In worship services God also reminds God’s people of the promises God has both made and kept in Jesus Christ. The Church also renews the promises God’s people have made to God. God’s children need that because we’re often so busy making various promises to each other that we forget the promises God has made to us. You and I are so busy trying to keep our different promises to people that we easily fail to keep the promises we’ve made to God.
People who have healthy relationships, whether in our homes, workplaces or neighborhoods, spend time with each other. We talk and listen to each other. If that’s so important in our interactions with other people, think of how even more important it is in our relationship with the Lord.
In fact, some relationships are so important that we periodically go away to renew them. Friends get away for a weekend together. Spouses go to marriage conferences. Co-workers go off-site for a while. Worship can be a bit like that. In it we remember the promises God has made to us and renew our promises to God. The goal of all this covenant renewal, the renewal of our promises to God? To both express our love for God and that the Holy Spirit deepen that love in us.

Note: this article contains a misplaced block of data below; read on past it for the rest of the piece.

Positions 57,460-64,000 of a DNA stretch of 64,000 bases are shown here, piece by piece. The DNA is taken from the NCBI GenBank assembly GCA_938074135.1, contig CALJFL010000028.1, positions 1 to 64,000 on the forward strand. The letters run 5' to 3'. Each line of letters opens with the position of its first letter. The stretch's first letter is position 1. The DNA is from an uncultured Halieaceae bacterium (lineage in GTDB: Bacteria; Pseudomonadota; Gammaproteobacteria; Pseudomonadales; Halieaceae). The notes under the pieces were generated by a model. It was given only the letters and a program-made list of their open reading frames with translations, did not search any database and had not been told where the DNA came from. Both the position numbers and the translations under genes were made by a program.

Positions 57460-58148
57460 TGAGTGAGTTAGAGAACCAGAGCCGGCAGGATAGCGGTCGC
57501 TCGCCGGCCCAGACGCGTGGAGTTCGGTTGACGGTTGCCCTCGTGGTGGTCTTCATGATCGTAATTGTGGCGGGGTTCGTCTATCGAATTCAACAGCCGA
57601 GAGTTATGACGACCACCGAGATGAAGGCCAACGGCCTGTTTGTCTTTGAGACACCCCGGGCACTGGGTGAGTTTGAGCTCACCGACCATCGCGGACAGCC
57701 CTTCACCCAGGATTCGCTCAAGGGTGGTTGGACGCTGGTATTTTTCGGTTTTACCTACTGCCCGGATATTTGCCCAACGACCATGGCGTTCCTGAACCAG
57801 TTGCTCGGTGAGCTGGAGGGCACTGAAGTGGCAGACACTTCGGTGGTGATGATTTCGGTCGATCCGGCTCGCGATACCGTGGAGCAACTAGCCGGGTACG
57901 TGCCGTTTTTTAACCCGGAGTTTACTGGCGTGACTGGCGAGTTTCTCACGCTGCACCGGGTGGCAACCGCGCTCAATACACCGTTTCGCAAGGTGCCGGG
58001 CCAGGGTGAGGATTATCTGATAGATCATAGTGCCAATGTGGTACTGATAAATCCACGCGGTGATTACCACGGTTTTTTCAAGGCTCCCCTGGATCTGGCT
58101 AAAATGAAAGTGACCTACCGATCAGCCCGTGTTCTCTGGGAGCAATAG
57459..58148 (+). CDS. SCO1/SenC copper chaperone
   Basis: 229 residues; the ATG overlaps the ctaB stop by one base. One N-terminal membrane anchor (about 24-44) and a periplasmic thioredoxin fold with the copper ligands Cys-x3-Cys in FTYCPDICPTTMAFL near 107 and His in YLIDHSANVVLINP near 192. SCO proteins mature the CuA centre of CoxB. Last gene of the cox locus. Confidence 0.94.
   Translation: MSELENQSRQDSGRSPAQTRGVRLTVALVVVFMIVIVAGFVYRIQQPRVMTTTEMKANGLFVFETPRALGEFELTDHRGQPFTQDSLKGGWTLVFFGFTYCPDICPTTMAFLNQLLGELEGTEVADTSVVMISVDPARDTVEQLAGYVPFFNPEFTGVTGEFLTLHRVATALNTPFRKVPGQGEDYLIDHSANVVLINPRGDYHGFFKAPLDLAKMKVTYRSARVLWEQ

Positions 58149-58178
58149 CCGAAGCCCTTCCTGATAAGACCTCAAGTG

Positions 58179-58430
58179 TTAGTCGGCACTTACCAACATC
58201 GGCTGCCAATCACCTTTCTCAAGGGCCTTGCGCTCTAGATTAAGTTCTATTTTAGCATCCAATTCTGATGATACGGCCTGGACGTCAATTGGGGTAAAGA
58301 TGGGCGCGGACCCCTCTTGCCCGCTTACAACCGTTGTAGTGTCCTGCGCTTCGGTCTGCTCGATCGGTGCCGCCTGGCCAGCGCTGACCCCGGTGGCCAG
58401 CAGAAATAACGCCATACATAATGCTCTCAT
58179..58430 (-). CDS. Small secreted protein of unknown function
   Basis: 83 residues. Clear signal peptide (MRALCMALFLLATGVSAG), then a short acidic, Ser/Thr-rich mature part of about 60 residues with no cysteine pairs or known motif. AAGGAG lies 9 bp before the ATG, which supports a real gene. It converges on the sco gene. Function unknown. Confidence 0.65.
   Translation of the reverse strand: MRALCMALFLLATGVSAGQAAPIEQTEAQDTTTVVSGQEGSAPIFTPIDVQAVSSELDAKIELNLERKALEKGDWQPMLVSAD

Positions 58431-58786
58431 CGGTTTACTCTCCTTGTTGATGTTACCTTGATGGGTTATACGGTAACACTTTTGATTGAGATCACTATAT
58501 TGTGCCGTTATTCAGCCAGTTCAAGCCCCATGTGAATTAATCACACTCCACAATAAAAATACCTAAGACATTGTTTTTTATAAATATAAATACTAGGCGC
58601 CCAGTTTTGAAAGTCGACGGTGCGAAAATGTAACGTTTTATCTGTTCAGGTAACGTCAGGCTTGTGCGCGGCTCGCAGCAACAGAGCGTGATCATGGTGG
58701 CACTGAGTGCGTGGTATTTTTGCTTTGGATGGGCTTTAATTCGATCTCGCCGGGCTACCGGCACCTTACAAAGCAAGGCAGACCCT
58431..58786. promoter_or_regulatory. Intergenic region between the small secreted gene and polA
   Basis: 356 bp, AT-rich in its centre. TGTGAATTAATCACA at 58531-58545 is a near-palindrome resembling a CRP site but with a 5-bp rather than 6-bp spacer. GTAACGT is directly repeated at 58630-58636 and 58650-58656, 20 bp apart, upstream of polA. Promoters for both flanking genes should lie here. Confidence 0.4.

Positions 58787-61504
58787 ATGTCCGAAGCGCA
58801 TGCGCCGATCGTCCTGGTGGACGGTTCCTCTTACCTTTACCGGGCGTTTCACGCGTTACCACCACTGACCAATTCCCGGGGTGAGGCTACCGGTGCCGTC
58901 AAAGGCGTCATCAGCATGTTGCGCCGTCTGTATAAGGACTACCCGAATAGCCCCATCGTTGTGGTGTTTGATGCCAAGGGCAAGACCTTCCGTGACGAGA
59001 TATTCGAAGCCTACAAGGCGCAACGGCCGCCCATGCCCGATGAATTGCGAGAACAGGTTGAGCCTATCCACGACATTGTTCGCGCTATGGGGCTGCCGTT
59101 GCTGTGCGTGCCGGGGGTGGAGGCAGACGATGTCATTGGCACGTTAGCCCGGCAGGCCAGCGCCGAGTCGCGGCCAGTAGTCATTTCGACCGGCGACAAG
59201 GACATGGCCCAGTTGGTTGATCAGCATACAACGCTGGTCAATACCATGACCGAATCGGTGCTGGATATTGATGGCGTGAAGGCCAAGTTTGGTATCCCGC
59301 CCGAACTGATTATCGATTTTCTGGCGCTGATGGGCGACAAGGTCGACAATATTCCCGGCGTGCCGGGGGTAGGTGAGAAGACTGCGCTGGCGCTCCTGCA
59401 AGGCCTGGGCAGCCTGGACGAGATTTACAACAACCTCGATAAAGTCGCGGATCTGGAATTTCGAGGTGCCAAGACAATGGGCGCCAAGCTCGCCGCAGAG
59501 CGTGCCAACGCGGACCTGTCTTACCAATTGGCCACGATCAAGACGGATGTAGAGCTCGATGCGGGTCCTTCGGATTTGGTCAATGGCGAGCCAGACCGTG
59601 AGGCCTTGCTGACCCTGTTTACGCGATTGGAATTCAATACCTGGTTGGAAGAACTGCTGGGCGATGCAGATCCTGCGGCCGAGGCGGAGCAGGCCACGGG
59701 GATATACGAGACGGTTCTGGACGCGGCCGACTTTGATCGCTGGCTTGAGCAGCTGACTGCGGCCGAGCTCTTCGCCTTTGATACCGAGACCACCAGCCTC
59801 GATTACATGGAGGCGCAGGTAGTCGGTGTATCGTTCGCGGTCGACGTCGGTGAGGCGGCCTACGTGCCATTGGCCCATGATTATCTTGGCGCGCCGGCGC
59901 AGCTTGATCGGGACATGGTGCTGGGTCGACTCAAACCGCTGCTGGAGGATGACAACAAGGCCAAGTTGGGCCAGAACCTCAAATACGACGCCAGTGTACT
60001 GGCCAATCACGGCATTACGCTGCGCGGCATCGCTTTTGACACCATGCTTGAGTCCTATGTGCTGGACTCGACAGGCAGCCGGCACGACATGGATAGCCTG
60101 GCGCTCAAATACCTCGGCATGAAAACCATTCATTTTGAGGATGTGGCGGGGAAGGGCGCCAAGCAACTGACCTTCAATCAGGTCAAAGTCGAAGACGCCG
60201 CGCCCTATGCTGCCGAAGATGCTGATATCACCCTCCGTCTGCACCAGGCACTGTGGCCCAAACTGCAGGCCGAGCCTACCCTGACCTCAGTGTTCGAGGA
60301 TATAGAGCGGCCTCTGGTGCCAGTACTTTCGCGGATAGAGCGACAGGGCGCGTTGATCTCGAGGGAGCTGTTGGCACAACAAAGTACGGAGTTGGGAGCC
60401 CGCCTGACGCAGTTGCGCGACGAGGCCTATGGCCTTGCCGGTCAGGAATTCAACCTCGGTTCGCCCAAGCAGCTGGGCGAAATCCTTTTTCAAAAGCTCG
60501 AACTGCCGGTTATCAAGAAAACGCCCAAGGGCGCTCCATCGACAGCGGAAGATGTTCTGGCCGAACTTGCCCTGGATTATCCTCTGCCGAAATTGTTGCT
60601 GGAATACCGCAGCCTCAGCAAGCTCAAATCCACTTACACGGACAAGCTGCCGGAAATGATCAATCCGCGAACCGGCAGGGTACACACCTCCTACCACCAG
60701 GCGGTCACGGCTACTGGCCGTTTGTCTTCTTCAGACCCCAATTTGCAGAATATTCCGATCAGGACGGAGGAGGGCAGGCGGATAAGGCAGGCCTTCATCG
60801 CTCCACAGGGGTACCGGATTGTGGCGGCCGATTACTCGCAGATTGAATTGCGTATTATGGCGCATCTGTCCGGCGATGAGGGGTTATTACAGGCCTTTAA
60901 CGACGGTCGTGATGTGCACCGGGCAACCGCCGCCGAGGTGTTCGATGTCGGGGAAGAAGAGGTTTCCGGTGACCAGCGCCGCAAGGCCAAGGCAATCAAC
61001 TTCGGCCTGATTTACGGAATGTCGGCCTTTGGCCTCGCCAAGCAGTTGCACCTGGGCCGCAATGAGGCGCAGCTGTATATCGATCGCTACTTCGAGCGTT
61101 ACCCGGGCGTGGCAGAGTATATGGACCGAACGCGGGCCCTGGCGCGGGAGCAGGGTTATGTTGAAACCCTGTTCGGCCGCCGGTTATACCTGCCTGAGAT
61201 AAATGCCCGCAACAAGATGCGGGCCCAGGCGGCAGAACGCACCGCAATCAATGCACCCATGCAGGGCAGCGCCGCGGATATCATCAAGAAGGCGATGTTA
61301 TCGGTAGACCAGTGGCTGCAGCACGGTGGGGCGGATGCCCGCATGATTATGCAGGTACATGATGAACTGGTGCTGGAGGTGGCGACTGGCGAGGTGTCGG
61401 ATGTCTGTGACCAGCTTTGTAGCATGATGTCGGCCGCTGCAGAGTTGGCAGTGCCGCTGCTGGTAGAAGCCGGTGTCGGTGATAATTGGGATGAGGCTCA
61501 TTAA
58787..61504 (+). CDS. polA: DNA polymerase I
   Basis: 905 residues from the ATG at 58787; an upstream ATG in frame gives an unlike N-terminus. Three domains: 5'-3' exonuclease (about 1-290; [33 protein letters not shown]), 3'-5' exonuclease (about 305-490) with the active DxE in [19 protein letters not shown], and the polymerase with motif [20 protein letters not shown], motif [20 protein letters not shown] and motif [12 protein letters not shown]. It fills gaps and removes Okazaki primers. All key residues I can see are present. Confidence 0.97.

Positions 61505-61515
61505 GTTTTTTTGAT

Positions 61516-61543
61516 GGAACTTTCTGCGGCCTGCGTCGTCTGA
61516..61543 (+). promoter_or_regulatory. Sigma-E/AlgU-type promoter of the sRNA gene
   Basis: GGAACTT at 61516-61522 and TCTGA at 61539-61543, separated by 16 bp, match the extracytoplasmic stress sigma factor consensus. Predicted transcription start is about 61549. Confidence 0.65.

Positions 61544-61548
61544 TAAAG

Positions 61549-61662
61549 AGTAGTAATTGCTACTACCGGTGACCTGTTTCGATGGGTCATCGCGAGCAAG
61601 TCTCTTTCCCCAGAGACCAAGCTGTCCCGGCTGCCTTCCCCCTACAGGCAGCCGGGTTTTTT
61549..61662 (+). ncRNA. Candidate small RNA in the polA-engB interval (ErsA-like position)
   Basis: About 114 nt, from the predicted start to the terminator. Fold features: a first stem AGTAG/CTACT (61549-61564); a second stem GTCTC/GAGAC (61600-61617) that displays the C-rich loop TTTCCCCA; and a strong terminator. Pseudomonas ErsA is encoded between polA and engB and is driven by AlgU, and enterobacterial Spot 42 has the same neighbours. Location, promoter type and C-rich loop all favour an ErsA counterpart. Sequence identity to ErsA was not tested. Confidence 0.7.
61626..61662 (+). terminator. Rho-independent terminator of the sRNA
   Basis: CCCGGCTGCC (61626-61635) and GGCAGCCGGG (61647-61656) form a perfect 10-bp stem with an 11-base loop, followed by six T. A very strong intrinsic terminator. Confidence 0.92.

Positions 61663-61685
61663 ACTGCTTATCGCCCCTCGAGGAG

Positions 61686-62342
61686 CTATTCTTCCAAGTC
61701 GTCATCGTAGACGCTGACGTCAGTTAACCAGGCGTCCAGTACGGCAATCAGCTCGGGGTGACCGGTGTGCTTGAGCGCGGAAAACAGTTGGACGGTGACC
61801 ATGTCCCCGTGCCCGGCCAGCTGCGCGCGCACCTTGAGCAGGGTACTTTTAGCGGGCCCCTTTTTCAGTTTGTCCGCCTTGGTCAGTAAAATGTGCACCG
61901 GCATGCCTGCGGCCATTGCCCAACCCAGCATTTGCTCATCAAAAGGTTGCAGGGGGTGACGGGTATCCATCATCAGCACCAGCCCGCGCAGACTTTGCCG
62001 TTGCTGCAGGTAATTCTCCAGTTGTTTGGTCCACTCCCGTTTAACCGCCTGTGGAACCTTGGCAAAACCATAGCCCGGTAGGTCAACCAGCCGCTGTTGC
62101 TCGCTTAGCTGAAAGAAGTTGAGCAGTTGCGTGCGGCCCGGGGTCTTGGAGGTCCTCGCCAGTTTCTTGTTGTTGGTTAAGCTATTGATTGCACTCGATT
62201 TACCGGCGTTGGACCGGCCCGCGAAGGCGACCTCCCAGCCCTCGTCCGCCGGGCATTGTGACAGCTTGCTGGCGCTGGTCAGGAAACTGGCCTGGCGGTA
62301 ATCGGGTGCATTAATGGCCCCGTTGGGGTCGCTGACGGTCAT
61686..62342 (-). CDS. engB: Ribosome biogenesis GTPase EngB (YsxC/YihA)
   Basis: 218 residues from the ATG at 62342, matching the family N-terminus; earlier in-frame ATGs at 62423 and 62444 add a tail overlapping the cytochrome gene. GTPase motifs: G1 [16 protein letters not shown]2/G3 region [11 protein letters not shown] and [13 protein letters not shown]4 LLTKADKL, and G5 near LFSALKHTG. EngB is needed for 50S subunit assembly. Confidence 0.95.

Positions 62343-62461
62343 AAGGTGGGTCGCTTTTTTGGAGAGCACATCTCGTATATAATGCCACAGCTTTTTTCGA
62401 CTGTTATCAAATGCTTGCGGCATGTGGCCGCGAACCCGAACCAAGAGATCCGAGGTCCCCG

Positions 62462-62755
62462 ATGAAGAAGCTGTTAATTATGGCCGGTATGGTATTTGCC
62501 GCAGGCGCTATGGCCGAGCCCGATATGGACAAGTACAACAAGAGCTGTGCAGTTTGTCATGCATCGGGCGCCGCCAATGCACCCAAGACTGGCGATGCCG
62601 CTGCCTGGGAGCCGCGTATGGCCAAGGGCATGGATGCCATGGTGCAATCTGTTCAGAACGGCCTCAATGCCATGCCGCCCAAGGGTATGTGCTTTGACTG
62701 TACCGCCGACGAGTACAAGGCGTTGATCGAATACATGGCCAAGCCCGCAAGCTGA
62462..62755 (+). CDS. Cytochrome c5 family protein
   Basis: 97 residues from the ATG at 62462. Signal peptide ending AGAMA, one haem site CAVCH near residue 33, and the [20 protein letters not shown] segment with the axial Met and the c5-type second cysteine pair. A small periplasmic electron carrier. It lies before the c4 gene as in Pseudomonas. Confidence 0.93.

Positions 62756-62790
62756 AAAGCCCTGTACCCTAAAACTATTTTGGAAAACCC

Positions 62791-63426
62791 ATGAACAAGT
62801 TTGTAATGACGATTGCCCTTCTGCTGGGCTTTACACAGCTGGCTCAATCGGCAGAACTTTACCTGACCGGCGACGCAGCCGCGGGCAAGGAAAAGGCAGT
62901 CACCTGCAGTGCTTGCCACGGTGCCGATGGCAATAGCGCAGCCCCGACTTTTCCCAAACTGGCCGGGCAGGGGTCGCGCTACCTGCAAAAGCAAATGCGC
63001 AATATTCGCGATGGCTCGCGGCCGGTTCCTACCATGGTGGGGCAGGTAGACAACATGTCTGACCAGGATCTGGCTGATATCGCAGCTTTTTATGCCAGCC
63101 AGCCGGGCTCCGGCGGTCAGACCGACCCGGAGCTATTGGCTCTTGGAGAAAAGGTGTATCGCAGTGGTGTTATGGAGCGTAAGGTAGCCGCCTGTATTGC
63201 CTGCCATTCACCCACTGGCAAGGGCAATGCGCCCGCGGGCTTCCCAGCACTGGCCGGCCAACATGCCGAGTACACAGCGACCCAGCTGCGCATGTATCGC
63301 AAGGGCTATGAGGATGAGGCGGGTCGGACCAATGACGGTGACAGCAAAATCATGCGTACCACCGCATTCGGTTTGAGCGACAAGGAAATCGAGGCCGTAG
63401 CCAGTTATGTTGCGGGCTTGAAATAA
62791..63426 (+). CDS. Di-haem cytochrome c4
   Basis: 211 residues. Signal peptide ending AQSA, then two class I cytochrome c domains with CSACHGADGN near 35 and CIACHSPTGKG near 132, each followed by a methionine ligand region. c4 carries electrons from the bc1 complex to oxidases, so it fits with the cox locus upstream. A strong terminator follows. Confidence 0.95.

Of course, a covenant can be renewed only if it was made in the first place. Israel can renew her covenant with God because God first made that covenant with her at Sinai.
Husbands and wives can renew their marriage vows because they made vows to each other in the first place. Christians can renew our covenant with God in worship because God first made God’s promises to us that we received with our faith.
But some worshipers have never received those promises with their faith. In fact, if they’ve not yet received God’s promises with their own promises to serve God, this whole worship thing may not make much sense. Yet it can begin to make sense as worshipers receive God’s grace with their faith in Jesus Christ. It can become a weekly way of re-committing ourselves to God.
This pattern of covenant renewal, however, isn’t just for corporate worship. It’s also for our daily lives. Those who proclaim Joshua 24 this Sunday might reflect with those who hear us on how we might do that. One good habit is the practice of regular daily devotions. Whether as individuals, friends or families, we hear God’s promises by reading and contemplating some part of God’s word. We often conclude by prayerfully asking God to help us keep our promises to God. We, quite simply, renew our covenant with God.
When a local Christian school wanted to publicize its mission, some people wanted to refer to its commitment to help parents and churches carry out their covenant responsibilities. However, other members of the community rejected that idea because “covenant,” to them, referred to a despicable part of America’s racial history.
According to the Fair Housing Center of Greater Boston’s website, racially restrictive covenants were imposed in a deed on a property’s buyer. They prohibited the purchase, lease or even occupation of a piece of land by a specific group of people, usually African-Americans. Such covenants were enforced with the cooperation of real estate boards and neighborhood associations.